This short NPR audio interview, Loss aversion, shows how we can’t help but shoot ourselves in the foot. When I look around, I see loss aversion influencing just about everything we do, albeit often in very subtle ways. The innate emotional aversion to loss, when reinforced by reason (thought) traps us even more. I’m going to dig into this deeper and tie up any loose ends that I see. My premise being, the more aware we are, the less likely we are to misdirect our emotional fire. Presumably, Right Understanding gives us some limited powers of management… right?
I Feel Therefore I Think
I’ve picked at Descartes’, “I think, therefore I am” (cogito ergo sum) philosophical proposition at various times, e.g., A How-To for Extinguishing Self. That has been mostly an exercise in beating around the Buddhist bush I suppose. This NPR interview inspired me to beat around the scientific bush a little. Fortunately, biological science has been relentlessly picking away at what makes life tick. Although, I don’t think one needs to fall back on biology very much. It works well to just leave the stories behind and observe what is naturally so.
First, we’ll need to stipulate the obvious: we are animals. Sure, we’re different, but then so is every species in its own way. The commonality we all share is feeling. This ability defines sentient life all the way from the sense perception of an amoeba that guides its movements, to a fighter pilot’s sense perception that guides his. (1)
The essential point here is that feeling controls everything we do in life. The only part of that sentient realm of which we are self-consciously aware is the tiny tip of a sentient iceberg. Below awareness are the millions of biochemical interactions that make sentient life possible. Emotions churning below the surface waters of our cognitive awareness guide the paths our thought take. It really is straightforward and obvious, yet it is something difficult to see and accept, I suppose. Why?
‘We can’t see the forest for the trees’, meaning, being in the midst of our experience it is difficult to see anything outside that experience. The one and only gift of aging is an increasing ability to perceive outside the ‘illusion of self’ box. I suspect that experiencing the physical body’s decline, the death of loved ones, and a broader span of history in general leaves each of us more humble as the years fly by. It is from that humility that clarity comes, as I see it anyway… Loss through death, of the way uses.
I did broach this feeling cum thinking issue recently in Emotion Speaks… Literally. There you will find a few interesting links to scientific research that supports this ‘bottom up’ view of thinking.
Feeling is Real
Feelings are real biochemical processes that all animals undergo. Actually, I’m referring to sentient life, so by that definition I must include ALL—yes all—living things. Sure, it can be extremely rudimentary as in a poppy flower that opens up as it ‘feels’ the sunshine strike its sunlight-sensitive cells. It can be extremely sophisticated as in a rich women weeping over the loss of a favorite piece of jewelry. Both experiences—the feelings—are real. However, the flower’s sense results in positive survival responses. The rich woman’s sense… not so much. (2)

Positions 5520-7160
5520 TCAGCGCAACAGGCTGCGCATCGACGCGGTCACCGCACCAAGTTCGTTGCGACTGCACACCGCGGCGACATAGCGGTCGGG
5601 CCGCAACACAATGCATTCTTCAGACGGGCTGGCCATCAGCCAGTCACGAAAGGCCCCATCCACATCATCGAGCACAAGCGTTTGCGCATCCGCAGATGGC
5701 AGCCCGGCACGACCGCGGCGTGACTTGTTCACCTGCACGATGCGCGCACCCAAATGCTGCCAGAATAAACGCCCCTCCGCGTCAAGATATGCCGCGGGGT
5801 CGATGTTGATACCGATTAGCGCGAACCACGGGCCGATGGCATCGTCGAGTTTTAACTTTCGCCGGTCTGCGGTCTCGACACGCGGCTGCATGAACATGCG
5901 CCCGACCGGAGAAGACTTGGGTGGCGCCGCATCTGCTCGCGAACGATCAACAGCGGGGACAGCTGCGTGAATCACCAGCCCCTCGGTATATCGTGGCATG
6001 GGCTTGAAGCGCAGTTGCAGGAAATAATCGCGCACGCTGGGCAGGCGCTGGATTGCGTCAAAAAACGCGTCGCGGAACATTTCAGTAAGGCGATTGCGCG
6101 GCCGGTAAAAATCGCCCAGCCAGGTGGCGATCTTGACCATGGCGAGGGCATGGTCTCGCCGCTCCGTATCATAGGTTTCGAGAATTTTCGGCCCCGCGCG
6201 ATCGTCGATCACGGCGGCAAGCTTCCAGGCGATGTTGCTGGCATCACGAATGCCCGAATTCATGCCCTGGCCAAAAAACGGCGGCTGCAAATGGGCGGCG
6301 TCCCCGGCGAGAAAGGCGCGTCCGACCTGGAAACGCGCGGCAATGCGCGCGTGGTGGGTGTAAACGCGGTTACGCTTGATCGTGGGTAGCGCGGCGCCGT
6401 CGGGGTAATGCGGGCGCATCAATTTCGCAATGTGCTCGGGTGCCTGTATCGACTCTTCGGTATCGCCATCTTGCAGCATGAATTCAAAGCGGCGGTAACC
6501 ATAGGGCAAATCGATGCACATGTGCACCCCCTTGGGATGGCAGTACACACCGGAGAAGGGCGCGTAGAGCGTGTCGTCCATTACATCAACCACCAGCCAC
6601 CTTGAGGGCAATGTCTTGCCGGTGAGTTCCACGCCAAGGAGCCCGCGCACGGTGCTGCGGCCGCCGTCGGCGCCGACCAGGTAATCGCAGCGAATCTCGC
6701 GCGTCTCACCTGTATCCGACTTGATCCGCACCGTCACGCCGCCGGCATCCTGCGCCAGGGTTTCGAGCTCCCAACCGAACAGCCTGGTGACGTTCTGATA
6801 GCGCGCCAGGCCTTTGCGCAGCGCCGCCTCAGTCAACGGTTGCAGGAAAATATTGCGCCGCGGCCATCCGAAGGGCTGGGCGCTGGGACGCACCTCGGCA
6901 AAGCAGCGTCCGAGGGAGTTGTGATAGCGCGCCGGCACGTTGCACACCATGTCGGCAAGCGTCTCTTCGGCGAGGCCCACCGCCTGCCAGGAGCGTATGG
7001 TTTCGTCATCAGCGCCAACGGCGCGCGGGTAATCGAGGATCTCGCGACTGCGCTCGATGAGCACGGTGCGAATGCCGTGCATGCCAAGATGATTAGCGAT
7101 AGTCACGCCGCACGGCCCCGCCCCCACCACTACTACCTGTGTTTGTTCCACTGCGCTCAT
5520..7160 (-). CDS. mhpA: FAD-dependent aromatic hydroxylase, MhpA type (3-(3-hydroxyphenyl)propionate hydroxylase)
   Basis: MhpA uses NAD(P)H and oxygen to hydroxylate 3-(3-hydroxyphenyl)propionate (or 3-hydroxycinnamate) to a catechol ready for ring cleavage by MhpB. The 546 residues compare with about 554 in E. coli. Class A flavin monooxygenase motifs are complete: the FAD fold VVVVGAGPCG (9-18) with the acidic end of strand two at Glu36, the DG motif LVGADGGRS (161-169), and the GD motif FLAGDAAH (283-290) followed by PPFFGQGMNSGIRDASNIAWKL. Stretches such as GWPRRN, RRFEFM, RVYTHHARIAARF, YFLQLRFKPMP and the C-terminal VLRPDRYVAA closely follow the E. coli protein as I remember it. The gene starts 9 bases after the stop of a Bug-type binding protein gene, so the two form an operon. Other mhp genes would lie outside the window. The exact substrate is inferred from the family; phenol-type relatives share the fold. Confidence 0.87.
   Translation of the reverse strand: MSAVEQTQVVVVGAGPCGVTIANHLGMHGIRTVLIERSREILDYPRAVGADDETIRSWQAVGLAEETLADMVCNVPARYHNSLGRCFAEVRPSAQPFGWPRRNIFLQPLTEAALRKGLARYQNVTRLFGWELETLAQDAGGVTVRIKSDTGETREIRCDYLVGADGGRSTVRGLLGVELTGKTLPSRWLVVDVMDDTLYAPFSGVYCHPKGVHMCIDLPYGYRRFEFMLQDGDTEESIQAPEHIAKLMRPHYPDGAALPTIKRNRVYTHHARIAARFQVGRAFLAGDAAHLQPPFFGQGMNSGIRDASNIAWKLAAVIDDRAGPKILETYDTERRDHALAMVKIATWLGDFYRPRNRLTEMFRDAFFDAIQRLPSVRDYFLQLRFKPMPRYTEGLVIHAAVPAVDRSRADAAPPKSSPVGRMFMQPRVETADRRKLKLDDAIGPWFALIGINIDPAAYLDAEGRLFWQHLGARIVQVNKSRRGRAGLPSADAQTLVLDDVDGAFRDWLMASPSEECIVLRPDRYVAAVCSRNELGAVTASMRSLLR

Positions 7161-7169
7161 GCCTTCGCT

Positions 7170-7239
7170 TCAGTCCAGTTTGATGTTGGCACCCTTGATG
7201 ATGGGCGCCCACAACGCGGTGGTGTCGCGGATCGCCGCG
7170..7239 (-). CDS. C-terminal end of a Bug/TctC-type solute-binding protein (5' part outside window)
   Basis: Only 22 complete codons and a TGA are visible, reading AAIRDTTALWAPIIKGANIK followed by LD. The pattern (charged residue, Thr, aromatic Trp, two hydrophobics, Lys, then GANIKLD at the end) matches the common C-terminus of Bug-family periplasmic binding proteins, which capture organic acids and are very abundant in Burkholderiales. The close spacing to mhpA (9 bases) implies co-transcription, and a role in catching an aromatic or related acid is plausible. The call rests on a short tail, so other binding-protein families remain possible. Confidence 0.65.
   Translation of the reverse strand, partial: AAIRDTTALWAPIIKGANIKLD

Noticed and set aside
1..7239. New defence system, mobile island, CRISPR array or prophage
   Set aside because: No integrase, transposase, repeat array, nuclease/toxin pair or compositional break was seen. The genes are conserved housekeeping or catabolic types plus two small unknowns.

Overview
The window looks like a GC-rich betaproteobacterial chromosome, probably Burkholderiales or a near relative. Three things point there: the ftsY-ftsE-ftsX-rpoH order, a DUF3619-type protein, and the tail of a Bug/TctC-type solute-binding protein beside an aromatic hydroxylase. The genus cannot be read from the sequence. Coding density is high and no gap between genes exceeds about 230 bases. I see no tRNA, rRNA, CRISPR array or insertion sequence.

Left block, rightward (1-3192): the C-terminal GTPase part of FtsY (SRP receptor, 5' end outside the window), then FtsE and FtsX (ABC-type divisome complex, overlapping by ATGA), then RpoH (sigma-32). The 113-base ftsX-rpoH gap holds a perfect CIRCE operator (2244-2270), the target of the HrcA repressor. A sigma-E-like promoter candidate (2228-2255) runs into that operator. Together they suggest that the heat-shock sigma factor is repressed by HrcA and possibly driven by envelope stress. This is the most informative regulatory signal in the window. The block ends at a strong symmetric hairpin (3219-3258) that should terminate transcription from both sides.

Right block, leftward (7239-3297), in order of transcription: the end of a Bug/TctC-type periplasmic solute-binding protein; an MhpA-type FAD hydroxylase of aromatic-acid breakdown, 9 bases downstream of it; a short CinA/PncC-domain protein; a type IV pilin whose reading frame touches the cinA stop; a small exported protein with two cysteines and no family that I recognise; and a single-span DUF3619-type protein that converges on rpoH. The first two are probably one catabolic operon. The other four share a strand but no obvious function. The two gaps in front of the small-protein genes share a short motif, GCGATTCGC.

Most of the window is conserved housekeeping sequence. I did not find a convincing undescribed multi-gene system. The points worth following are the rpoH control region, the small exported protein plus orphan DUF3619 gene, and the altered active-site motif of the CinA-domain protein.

Well, it is not that the rich woman’s feelings are invalid or skewed; it is that the thoughts these feelings evoke quickly lead to needless stress for the woman and those around her. Her mind’s thought connected the jewelry to her sense of self from the outset. The subsequent loss evoked negative emotion, which elicited further thought—it perpetuates itself; it is a thought-> emotion -> thought -> emotion vicious cycle. This loss of jewelry becomes a virtual death-of-self spiral. It is easy to see why it will be nearly impossible for her not to feel the thoughts as real as the emotions from which they arise. It is that linkage to which chapter 71 speaks. To ‘realize I don’t know’ means realizing that the thoughts that feel so real and true are not really—only the emotions are genuine. Why aren’t thoughts as real and true as they feel?
Thought naturally reasons in ways that ‘verify’ our feelings(3). In a sense, we make up whatever evidence we need to prove how we feel is justified and genuine. We could chalk this up to supporting or protecting the ego at all costs, although, I suppose some social fairness instinct helps bias thought as well. The stories cognition creates gets way out of proportion to reality, especially when it is very personal. We lack an impartial judge to intervene in our internal deliberations. There is nothing to prevent our narrative of ‘proof’ from feeding back and re-stimulating our emotions. The result: not knowing this knowing is dis-ease. On the other hand, we have no problem recognizing this ‘making of mountains out of mole hills’ process in other people, like the rich woman who lost her favorite bauble… “boo hoo”, we say, yet fail to recognize this neurological amplification when it occurs in us. This simply doubles down on any blind spot we may have.